IBM AI and Cloud Technology Helps Agriculture Industry
IBM announced the global expansion of Watson Decision Platform for Agriculture, with AI technology tailored for new crops and specific regions to help feed a growing population. For the first time, IBM is providing a global agriculture solution that combines predictive technology with data from The Weather Company and IoT data to help give farmers around the world greater insights about planning, plowing, planting, spraying and harvesting.
By 2050, the world will need to feed two billion more people without an increase of arable land. IBM is combining power weather data, including historical, current and forecast data and weather prediction models from The Weather Company, with crop models to help improve yield forecast accuracy, generate value, and increase both farm production and profitability. New crop models include corn, wheat, soy, cotton, sorghum, barley, sugar cane and potato, with more coming soon. These models will now be available in the U.S., Canada, Mexico, and Brazil, as well as new markets across Europe, Africa and Australia.
"These days farmers don't just farm food, they also cultivate data, from drones flying over fields to smart irrigation systems, and IoT sensors affixed to combines, seeders, sprayers and other equipment," said Kristen Lauria, general manager of Watson Media and Weather Solutions, IBM. "Most of the time, this data is left on the vine, never analyzed or used to derive insights. Watson Decision Platform for Agriculture aims to change that by offering tools and solutions to help growers make more informed decisions about their crops."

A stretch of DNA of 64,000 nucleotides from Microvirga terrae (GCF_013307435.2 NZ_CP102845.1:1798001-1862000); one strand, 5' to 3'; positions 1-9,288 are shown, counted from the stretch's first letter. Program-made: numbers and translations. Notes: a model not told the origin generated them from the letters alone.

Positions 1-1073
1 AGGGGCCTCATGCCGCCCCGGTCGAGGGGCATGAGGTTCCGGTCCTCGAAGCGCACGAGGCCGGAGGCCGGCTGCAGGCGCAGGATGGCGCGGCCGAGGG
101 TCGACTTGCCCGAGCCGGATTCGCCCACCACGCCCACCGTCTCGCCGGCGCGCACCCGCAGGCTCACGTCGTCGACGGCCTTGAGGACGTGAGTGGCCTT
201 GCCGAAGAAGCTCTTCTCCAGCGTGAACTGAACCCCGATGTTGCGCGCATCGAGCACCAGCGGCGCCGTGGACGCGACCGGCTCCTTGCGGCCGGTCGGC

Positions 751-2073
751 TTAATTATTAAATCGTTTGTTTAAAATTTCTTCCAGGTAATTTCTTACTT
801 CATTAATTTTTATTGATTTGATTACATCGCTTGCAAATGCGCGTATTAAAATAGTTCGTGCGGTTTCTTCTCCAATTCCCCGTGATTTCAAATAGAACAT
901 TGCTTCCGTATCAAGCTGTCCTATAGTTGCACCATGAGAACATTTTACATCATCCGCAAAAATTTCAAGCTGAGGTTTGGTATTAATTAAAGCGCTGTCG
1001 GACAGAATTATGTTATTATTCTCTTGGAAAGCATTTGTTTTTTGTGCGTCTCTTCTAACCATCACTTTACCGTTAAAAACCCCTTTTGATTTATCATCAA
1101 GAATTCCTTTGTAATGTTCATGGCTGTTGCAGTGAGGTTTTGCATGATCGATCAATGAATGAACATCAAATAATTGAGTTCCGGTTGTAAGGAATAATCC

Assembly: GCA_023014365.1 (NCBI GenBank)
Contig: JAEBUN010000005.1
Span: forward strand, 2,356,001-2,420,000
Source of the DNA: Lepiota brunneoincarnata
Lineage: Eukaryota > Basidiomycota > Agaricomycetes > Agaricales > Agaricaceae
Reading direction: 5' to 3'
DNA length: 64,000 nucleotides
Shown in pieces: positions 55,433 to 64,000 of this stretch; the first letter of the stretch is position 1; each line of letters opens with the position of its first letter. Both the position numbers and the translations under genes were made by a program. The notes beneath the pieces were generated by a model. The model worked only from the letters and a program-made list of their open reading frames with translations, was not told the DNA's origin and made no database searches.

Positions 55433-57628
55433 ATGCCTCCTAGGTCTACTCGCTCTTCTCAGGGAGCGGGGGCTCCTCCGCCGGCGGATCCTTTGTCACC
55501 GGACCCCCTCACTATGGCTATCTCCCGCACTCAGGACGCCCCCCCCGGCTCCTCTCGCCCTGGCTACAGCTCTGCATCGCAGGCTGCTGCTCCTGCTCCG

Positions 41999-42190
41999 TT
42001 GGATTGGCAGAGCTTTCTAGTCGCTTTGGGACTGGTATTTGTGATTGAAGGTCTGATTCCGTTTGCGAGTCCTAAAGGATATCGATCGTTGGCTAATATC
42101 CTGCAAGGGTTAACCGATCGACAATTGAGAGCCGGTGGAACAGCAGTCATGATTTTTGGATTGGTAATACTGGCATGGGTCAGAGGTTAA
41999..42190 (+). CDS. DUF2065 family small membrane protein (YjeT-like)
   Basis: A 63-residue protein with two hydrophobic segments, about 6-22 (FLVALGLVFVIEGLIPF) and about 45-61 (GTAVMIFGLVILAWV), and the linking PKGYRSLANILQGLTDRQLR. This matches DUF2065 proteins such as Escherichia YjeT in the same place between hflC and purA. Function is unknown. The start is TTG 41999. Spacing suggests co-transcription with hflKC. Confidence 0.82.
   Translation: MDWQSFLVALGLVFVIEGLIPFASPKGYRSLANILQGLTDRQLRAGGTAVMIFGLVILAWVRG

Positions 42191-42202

The average farm generates an estimated 500,000 data points per day, which will grow to 4 million data points by 2036. Applying AI and analysis to aggregated field, machine and environmental data can help improve shared insights between growers and enterprises across the agriculture ecosystem. With a better view of the fields, growers can see what's working on certain farms and share best practices with other farmers. The platform assesses data in an electronic field record to identify and communicate crop management patterns and insights.
Enterprise businesses such as food companies, grain processors, or produce distributors can then work with farmers to leverage those insights. It helps track crop yield as well as the environmental, weather and plant biologic conditions that go into a good or bad yield, such as irrigation management, pest and disease risk analysis and cohort analysis for comparing similar subsets of fields. The result isn't just more productive farmers. Watson could help a livestock company eliminate a certain mold or fungus from feed supply grains or help identify the best crop irrigation practices for farmers to use in drought-stricken areas.